Diabetes type 1 and type 2 derive from the decline of insulin produced within the pancreas to the point where there is no insulin produced. Yet, in recent years, scientists have found that insulin is also produced within the brain. This has led to the recognition of diabetes type 3 in 2005. Diabetes type 3 is when the brain stops or reduces the acceptance of the brain's secreted insulin within the brain's cell receptors.
Diabetes 3 Linked to Alzheimer's
The brain requires insulin to be secreted in order to ensure that the brain's cells survive. Diabetes 3 means that the brain is no longer secreting enough insulin and therefore, the brain's cells will deteriorate. As the brain cells stop working, the brain's receptors also decline in function. Some individuals believe that Alzheimer's is actually diabetes type 3. Yet, evidence suggests that Alzheimer's sufferers have a particular protein within the brain that actually removes insulin receptors from the brain's cells making the cells stop accepting the necessary insulin to enable the cells survival and also preventing the brain's memory from working properly.
Diabetes 1 and 2: Not Included
Scientists believe that diabetes mellitus 1 and 2 or diabetes 1 and 2 do not correspond with diabetes type 3. Diabetes type 3 is more complex because of its relevance to the working brain and originates within the central nervous system. (See Resources.)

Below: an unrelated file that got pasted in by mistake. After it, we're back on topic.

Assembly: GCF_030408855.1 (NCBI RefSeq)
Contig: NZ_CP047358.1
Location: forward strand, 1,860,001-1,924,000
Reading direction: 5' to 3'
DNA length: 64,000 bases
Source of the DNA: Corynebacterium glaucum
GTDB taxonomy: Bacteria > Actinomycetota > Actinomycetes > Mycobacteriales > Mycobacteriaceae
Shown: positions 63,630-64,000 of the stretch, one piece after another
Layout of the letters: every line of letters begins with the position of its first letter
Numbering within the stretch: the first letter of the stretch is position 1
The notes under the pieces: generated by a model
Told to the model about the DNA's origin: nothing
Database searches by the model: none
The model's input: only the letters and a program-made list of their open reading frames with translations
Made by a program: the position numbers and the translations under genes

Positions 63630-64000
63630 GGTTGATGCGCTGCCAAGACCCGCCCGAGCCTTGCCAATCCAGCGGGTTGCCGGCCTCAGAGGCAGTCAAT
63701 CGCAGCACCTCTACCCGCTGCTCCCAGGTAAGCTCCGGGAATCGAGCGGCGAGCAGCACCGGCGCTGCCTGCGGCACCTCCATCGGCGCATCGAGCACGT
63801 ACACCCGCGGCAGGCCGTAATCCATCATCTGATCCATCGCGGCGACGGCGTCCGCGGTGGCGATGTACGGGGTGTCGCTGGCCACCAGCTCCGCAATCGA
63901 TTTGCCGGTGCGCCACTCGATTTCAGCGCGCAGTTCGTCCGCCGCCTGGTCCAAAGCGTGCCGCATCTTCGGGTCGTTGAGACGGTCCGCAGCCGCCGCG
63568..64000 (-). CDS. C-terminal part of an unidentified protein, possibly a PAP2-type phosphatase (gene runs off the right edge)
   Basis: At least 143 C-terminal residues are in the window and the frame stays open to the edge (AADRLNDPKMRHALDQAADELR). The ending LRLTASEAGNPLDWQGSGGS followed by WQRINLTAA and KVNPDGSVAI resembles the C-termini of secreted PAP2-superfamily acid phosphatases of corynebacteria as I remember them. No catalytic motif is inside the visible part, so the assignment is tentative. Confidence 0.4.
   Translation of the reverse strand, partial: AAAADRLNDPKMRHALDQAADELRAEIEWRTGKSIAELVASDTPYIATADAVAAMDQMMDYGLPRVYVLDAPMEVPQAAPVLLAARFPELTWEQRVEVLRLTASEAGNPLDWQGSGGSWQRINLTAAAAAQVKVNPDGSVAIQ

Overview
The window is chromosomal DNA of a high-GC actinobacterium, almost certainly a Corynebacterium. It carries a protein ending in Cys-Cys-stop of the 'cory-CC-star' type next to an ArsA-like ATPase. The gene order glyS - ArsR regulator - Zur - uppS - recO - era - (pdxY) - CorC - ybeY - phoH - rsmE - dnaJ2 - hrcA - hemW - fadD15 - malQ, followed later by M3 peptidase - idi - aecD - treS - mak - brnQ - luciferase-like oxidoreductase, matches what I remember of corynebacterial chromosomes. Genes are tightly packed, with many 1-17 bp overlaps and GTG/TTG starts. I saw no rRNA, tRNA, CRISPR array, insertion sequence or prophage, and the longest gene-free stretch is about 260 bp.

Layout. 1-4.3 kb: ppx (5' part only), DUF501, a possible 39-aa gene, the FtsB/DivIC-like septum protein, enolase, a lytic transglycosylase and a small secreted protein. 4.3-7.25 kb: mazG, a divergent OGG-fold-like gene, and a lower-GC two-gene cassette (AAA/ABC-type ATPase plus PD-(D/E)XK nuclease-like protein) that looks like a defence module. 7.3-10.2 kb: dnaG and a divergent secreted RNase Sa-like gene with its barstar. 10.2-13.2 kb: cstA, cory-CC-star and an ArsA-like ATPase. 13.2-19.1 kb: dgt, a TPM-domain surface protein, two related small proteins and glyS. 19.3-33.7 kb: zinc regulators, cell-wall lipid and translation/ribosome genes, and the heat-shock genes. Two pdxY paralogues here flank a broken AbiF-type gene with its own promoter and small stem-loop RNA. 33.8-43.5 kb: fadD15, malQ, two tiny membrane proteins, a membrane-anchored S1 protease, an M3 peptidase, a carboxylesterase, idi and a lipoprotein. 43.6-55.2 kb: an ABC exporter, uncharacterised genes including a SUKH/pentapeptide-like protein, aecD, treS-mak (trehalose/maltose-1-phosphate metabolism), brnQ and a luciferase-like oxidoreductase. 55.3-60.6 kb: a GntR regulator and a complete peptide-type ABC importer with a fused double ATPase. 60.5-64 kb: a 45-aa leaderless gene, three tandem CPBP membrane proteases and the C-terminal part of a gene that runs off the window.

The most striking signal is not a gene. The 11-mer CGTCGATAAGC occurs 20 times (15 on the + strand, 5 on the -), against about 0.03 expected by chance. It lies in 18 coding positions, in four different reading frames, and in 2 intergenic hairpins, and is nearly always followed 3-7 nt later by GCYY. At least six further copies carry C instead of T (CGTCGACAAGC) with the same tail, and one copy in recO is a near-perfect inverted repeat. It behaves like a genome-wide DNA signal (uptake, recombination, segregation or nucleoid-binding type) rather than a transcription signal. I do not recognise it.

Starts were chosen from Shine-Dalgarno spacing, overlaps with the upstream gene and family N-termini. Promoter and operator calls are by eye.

Alzheimer's Treatment With Diabetes 3
Now that Alzheimer's is being recognized as a potential type of diabetes, researchers are enthusiastic that producing "turn around" treatments and that possibly curing Alzheimer's (Diabetic type 3) sufferers can now become a reality. (See Resources.)
Diabetes Type 3-Plaque
Protein plaques are found within diabetic sufferers of types 1 and 2 but these similar protein plaques have also been found within the brains of Alzheimer sufferers. With this evidence and the further evidence that can be found within the Resources section, diabetes 3 has shown to produce similar protein plaques within the brain. These plaques destroy insulin producing cells.
Next and Now
Diabetes type 3 is a relatively new discovery. Human diagnosis and treatments are not yet publicly available to everyone on the medical market. Scientists and researchers are currently looking into possible ways that this discovery can be used to help the millions of Alzheimer's and dementia sufferers today.